Antarctica: how have temperatures varied since the last glacial period?



  • Scientists have established the most reliable estimates to date of past temperature variations in Antarctic


  • They highlight significant differences in behaviour between West and East Antarctica.


  • This study makes it possible to test and consolidate future climate projections.


Antarctica has experienced significant temperature changes, especially since the last glacial period. An international collaboration including scientists from the CNRS1 has now challenged previously accepted estimates of these variations, using new measurements published on June 4, 2021 in Science. Their study highlights differences in behaviour between East and West Antarctica, connected in particular to differing variations in their altitude.

  • 11- In France, the work involved researchers from the Institute of Environmental Geosciences (OSUG, CNRS / IRD / Université Grenoble Alpes / Grenoble INP) and the Climate and Environmental Sciences Laboratory (IPSL, CNRS / UVSQ / CEA).

Surface temperatures in Antarctica have risen sharply since the last glacial period. Understanding this increase is key to understanding changes in climate at any given time and to testing our ability to model them. A study involving French scientists now provides the most reliable estimates to date of past temperature variations in Antarctica. Whereas warming since the last glacial period was until now estimated at +9 °C across the entire continent, the new measurements reveal a variation of +10 °C in West Antarctica and between +4 and +7 °C in East Antarctica.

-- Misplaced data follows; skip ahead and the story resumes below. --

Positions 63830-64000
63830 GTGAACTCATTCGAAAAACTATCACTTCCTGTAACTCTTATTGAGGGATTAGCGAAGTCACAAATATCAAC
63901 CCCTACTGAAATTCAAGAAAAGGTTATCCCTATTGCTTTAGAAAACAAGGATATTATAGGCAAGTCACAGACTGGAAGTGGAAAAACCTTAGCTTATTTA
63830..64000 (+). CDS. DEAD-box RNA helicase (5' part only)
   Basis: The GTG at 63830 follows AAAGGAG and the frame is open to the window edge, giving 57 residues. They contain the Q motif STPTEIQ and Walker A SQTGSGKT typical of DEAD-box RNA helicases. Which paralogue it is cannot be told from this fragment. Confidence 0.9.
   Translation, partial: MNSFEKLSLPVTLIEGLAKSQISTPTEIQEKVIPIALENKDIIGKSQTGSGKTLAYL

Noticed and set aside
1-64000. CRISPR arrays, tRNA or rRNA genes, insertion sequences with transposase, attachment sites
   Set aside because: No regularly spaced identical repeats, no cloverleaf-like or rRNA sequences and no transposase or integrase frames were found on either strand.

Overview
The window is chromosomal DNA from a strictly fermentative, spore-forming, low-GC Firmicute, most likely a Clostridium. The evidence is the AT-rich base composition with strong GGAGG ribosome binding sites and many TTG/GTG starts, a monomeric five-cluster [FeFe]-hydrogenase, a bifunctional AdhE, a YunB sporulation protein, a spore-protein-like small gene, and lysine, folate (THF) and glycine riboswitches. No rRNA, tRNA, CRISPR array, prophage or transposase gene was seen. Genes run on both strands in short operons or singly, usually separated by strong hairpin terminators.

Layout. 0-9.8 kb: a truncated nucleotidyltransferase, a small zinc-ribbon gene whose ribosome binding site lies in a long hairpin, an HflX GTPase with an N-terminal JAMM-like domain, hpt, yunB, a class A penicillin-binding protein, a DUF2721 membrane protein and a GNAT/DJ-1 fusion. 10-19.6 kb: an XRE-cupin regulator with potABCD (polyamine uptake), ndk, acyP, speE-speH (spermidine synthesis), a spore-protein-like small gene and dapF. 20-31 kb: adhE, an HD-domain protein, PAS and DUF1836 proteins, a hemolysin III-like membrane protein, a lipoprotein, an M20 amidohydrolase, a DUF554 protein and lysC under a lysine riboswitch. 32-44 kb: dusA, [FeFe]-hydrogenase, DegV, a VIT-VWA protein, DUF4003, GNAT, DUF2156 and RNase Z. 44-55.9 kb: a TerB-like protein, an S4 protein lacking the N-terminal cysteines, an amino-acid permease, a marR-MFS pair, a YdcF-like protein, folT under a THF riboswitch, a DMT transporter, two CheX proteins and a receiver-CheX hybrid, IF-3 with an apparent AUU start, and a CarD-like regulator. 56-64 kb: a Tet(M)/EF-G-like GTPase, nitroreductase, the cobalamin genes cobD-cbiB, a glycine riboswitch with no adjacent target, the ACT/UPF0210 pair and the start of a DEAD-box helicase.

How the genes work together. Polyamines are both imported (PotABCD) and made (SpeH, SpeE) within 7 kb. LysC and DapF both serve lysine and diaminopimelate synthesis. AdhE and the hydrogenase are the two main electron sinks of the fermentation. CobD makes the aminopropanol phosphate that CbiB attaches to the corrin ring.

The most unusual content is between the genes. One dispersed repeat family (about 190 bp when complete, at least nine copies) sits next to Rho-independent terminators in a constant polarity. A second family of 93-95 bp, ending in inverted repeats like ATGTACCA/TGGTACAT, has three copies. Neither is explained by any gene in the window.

Scientists previously estimated past temperatures using an isotopic thermometer, in other words, by analysing the ratio of different isotopic forms of water. However, the accuracy of this method relies on a calibration that is hard to implement in Antarctica. Now, two new independent methods have been developed in order to overcome this problem. The first consists in measuring the temperature in the boreholes resulting from coring1 . The tremendous thickness of the Antarctic ice sheet means that records are well-preserved and can be used to reconstruct past temperatures. The second method is based on the process of snow densification, which is temperature-sensitive and can be measured by analysing the air trapped in ice cores. The two measurements gave similar results, confirming their reliability.

This work highlights the impact on temperature changes in Antarctica caused by variations in the altitude of the ice. It demonstrates the significant differences between East Antarctica, whose elevation has increased slightly since the last glacial period, and West Antarctica, where it has decreased considerably. The data was compared with climate models2 in order to better understand past temperature changes and improve confidence in future projections.


Temperature probe developed at the Institute of Environmental Geosciences (OSUG, CNRS / IRD / UGA / Grenoble INP) to collect data from the EPICA borehole at Concordia.
© Catherine Ritz/IPEV
Testing the prototype of the Mini-Subglacior experimental probe.
© Thibaut VERGOZ/IPEV/LGGE/CNRS Photothèque


  • 12- The French teams provided and interpreted temperature data collected in the EPICA borehole at Concordia as well as analyses of the past atmosphere from ice cores. The measurements carried out in the EPICA borehole were made possible thanks to regular funding from the French Polar Institute IPEV.
  • 23- The study used simulations by 14 modelling groups taking part in the international PMIP project (Paleoclimate Modelling Intercomparison Project), initiated and coordinated by the Climate and Environmental Sciences Laboratory (IPSL, CNRS / UVSQ / CEA).

Antarctic surface temperature and elevation during the Last Glacial Maximum. C. Buizert, T.J. Fudge, W. H. G. Roberts, E. J. Steig, S. Sherriff-Tadano, C. Ritz, E. Lefebvre, J. Edwards, K. Kawamura, I. Oyabu, H. Motoyama, E. C. Kahle, T. R. Jones, A. Abe-Ouchi, T. Obase, C. Martin, H. Corr, J. P. Severinghaus, R. Beaudette, J. A. Epifanio, E. J. Brook, K. Martin, J. Chappellaz, S. Aoki, T. Nakazawa, T. A. Sowers, R. B. Alley, J. Ahn, M. Sigl, M. Severi, N. W. Dunbar, A. Svensson, J. Fegyveresi, C. He, Z. Liu, J. Zhu, B. Otto-Bliesner, V. Y. Lipenkov, M. Kageyama et J. Schwander.  Science, 4 June 2021. DOI : 10.1126/science.abd2897


Catherine Ritz
CNRS researcher
Priscilla Dacher
Head of the CNRS Press Office